In this book that expands upon her viral Paris Review essay, 'What Do We Do With the Art of Monstrous Men?' Claire Dederer asks: Can we love the work of Hemingway, Polanski, Naipaul, Miles Davis, or Picasso? Should we love it? Does genius deserve special dispensation? Is male monstrosity the same as female monstrosity? Does art have a mandate to depict the darker elements of the psyche? And what happens if the artist stares too long into the abyss? She explores the audience's relationship with artists from Woody Allen to Michael Jackson, asking: How do we balance our undeniable sense of moral outrage with our equally undeniable love of the work? In a more troubling vein, she wonders if an artist needs to be a monster in order to create something great.
Vital, exhilarating ... Dederer has been pondering these questions for years ... Although Dederer has done her homework, her style is breezy and confessional ... Monsters leaves us with Dederer’s passionate commitment to the artists whose work most matters to her, and a framework to address these questions about the artists who matter most to us.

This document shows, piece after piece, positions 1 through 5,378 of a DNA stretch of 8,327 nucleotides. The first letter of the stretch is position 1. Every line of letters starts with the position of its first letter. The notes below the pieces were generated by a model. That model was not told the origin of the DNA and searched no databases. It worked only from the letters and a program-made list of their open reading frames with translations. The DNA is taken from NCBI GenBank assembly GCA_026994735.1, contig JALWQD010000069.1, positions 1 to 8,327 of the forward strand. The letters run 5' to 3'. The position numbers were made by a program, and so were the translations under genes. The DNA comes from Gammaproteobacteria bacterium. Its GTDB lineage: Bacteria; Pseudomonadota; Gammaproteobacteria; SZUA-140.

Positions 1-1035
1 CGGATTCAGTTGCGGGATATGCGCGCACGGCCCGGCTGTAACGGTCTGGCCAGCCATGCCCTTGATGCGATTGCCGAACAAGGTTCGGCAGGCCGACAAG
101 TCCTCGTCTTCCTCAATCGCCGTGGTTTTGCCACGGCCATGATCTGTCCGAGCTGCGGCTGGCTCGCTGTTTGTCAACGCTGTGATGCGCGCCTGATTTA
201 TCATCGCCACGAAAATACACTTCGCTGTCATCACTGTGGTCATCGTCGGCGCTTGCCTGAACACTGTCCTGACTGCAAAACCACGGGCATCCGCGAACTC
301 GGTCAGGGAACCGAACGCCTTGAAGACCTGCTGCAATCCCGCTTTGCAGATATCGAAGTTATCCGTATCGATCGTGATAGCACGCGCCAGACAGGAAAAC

Excellent ... Dederer is frank about how her own experience shaped her encounters with art ... Every critic has their own biases, their own blind spots, and ignoring them does not erase them. In criticism, as in memoir, the only way to work through these biases is to admit them—if not to others, at least to oneself. The value of the kind of criticism that Dederer practices, one that publicly acknowledges her own subjectivity, her own loves and hatreds, is that it makes the difficulty of this process visible.
What made for a compelling essay at that moment makes for an even better book. In Monsters: A Fan’s Dilemma, Dederer doesn’t arrive at some neat conclusion, because there are no easy answers to the vexing questions she wrangles with ... Dederer...just keeps getting better and smarter. In Monsters, she ties herself in intellectual and emotional knots, poking holes in her own arguments with gusto. In contrast to so many nonfiction books adapted from articles, Monsters doesn’t stretch a singular thesis over several hundred pages. Quite the contrary, it’s absolutely exhilarating to read the work of someone so willing to crumple up her own argument like a piece of paper, throw it away and start anew. She’s constantly challenging her own assumptions, more than willing to find flaws in her own thinking.